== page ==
2.  Methodological Issues
2.1.  Water Content Measurements

The capacitance (dielectric) technique has been widely used to estimate soil volumetric water content (θ) [3]. Capacitance sensors induce an alternating electric field in the surrounding medium. The total complex impedance is obtained by quantifying the voltage and the current induced by the electric field on the sensor electrodes. The impedance is related to the complex permittivity (or dielectric constant; εr) of the surrounding medium. The volume of the induced electric field depends mainly on the size and shape of the sensor electrodes. Moreover, the electric field decays rapidly, being inversely proportional to the square of the distance. Topp et al.[4] noticed a strict correlation between εr measured by time domain reflectometry (TDR) and soil water content. They therefore proposed an empirical third-degree polynomial in εr to calculate θ. The complex permittivity of the soil measured by dielectric sensors is the sum of soil real (ε’) and imaginary (ε″) permittivity (dielectric loss):

[Formula ID: FD1]
(1) 
εr=ε′−j×ε″
where j2 = −1. The value of θ is related to ε’ only. On the other hand, ε″ changes according to soil salinity, soil temperature (T), and the operating frequency of the sensor [510]. Especially in low-cost sensors working at low frequencies (<1 GHz), the contribution of ε″ in saline soils cannot be ignored [3,11,12]. It is therefore essential to consider the influence of ε″ in εr measurements in order to gain correct θ estimations.

2.2.  Pore-Water Electrical Conductivity Assessment

The determination of the pore-water electrical conductivity is a difficult task as it cannot be directly related to any sensor output. Typically sensors measure soil bulk (or apparent) electrical conductivity (ECa), which is the combination of the contributions of the three phases constituting soils: solid, water and air [9,13]. According to Corwin [14], three pathways of current flow contribute to the ECa measurement: current through the pore water solution (the liquid phase pathway); current through exchange complexes on the surface of soil colloids (the soil-liquid phase pathway); and current through the soil particles that are in direct contact (the solid pathway). ECa can be estimated from εr readings [15] or from the electrical resistance that soil opposes to an alternating electric current [13,14]. ECp and ECa are strictly correlated, indeed an increase of ions in the matrix solution leads to an increase of ECa values [8,16,17].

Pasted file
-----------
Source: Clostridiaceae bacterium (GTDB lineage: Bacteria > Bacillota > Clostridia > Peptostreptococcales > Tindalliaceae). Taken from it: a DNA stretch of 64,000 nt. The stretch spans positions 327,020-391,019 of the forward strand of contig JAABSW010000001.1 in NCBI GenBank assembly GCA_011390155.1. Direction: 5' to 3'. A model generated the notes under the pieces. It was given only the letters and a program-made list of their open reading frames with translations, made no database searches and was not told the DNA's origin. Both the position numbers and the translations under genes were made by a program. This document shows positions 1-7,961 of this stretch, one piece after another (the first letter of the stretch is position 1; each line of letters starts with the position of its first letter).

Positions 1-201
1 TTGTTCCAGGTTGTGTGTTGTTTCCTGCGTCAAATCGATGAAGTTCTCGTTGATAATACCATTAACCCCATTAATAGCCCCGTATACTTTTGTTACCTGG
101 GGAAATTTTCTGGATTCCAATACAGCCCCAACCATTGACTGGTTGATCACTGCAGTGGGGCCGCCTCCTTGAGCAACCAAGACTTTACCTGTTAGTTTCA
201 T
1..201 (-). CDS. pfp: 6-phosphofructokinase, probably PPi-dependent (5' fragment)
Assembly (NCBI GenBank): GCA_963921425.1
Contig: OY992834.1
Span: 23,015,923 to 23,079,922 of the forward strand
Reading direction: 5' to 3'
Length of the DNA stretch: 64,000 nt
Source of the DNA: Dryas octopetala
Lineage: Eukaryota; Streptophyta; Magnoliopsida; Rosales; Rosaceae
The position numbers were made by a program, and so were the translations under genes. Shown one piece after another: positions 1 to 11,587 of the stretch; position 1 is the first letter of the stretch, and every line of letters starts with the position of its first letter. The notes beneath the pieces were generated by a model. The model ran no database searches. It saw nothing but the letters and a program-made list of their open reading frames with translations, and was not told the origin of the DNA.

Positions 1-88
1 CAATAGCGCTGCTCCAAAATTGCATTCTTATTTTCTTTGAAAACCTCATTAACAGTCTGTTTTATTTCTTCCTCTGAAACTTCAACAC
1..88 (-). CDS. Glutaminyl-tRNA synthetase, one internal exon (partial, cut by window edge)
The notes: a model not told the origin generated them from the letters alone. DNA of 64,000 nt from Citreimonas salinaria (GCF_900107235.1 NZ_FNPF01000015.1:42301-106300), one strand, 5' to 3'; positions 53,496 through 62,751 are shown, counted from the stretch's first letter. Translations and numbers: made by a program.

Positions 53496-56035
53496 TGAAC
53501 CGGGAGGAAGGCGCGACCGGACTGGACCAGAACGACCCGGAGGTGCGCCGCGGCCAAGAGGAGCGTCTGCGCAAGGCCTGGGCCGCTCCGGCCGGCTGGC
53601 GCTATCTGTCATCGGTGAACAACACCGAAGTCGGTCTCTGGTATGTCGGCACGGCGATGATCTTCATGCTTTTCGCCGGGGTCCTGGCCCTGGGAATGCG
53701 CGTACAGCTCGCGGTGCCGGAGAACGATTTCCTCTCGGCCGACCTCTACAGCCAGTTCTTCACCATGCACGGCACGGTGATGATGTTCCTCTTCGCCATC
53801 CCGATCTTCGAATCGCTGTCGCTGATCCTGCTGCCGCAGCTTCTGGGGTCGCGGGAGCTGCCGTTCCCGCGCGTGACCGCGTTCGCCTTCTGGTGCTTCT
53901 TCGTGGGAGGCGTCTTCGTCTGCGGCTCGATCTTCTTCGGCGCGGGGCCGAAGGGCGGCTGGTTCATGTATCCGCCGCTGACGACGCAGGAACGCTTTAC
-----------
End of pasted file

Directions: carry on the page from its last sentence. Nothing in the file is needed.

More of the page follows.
Several models to estimate ECp from ECa have been developed in the last sixty years, based on empirical relations as well as on theoretical assumptions. Models are usually based on the empirical relationship between ECa and θ at constant ECp values, where the magnitude of ECa varies according to the tortuosity of the electrical current paths (depending on soil texture, density and particle geometry, particle pore distribution, and organic matter content). Tortuosity can be expressed in terms of a soil transmission factor (π) [16,18,19] or soil-type-related parameters [2022].